New Review: Tribeca 2018 Movie Review: The Man Who Stole Banksy

There are enough interesting ideas in Marco Proserpio’s The Man Who Stole Banksy to fill two or three fascinating documentaries about the legality of street art, the impact of Western street artists invading minority cultural spaces, and the degradation of life in occupied Palestine. Featuring a robust series of talking heads from such diverse fields as art, law, and international politics, it takes great pains to objectively engage even the most politically heated of its subjects. And hey, for some inexplicable reason it’s narrated by none other than punk rocker Iggy Pop! For a brief moment it seems the film might be the perfect counterpart to Banksy’s Exit Through the Gift Shop (2010), a fascinating look at the social implications of street art that nevertheless skirts the messier political implications of defacing public spaces in the service of politically charged artwork. Alas, the films falls flat, drunkenly staggering from one topic to the next, unsure how to string them all together.

At first, it seems like a character study of Walid the Beast, a Palestinian taxi driver and body builder who hatched a scheme to steal Banksy’s notorious Donkey Documents—a silhouette mural of an Israeli soldier checking the passport of a donkey at a security checkpoint—following the British artist’s unexpected spree throughout Bethlehem in 2007. What Banksy didn’t know when he put the mural up was that the word “donkey” is a local slur for Palestinians, meaning that his well-intentioned piece was the equivalent of setting up a burning cross in front of the headquarters of the NAACP. Naturally incensed, Walid gathered some friends together to remove the piece by literally cutting the four-ton slab of concrete on which it was painted out of the wall. But then Walid had an idea: if Banksy is such a big deal in the Western art world, why not sell it and use the money to help his impoverished family? So he had the piece shipped to Copenhagen where it was unsuccessfully auctioned. The piece now sits in a museum somewhere in Europe, unseen, unloved, unrecognized. And Walid? Nothing has changed for him.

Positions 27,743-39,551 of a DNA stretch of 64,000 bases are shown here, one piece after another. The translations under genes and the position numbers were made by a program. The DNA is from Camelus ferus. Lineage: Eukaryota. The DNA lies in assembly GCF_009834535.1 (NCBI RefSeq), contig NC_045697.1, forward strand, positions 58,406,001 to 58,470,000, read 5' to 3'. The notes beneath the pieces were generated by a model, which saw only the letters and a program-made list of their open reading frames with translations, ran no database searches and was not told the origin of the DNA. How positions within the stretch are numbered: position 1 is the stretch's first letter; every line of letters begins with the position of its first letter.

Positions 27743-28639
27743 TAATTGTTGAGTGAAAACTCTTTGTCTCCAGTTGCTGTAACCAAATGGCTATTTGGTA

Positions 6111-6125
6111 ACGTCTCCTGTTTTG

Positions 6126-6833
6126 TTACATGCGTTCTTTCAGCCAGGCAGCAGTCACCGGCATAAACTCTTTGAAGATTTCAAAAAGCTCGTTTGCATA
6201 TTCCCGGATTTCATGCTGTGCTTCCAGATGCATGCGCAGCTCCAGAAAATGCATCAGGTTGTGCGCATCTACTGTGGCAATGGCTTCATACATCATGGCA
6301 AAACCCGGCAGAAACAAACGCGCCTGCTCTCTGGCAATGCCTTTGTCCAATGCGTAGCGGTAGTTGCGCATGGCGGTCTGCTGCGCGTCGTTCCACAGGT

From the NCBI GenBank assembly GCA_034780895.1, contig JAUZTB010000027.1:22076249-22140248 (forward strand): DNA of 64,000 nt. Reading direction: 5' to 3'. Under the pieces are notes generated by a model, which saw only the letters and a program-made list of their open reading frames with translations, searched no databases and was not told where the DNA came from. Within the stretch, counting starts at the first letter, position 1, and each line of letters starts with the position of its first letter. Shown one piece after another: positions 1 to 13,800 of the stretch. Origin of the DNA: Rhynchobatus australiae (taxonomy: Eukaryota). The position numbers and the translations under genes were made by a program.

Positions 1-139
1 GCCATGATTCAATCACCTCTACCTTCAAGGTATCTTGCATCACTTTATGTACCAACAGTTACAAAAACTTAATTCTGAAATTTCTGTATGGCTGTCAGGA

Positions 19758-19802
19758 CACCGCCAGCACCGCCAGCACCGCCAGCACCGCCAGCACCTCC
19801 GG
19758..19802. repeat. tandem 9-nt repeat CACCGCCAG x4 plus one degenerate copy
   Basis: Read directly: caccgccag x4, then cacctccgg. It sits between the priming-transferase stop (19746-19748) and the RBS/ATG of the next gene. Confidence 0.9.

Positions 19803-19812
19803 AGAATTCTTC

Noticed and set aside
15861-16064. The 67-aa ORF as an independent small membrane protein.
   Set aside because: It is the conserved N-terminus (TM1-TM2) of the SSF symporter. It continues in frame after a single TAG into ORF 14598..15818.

What did happen was that the removal and auctioning of Donkey Documents lit a firestorm in the art world about the legality and morality of removing street art—artwork deliberately intended to be shared by the public in public spaces—and selling it to private collections. We meet Banksy’s former manager Steve Lazarides who insists it’s theft; we meet Stephan Keszler, a collector of street art who insists it’s just good business sense. Then we get history lessons: we learn about the history of native Palestinian graffiti, the sole form of political protest available for Palestinians during the First Intifada and how appalled many of them were when Banksy and his friends glibly sprayed their art all over their neighborhoods. We learn about the simmering tensions between Orthodox Christians in Bethlehem, the struggling Muslim community, and the occupying Israeli Jews. And sprinkled throughout it all are brief callbacks to Walid, sometimes an interview, sometimes a curious montage of him bodybuilding to inspirational music. But none of it successfully coheres. The material is too disparate in tone, too disparate in style, too disparate in focus. This is one documentary that needed one last pass through the editing room.

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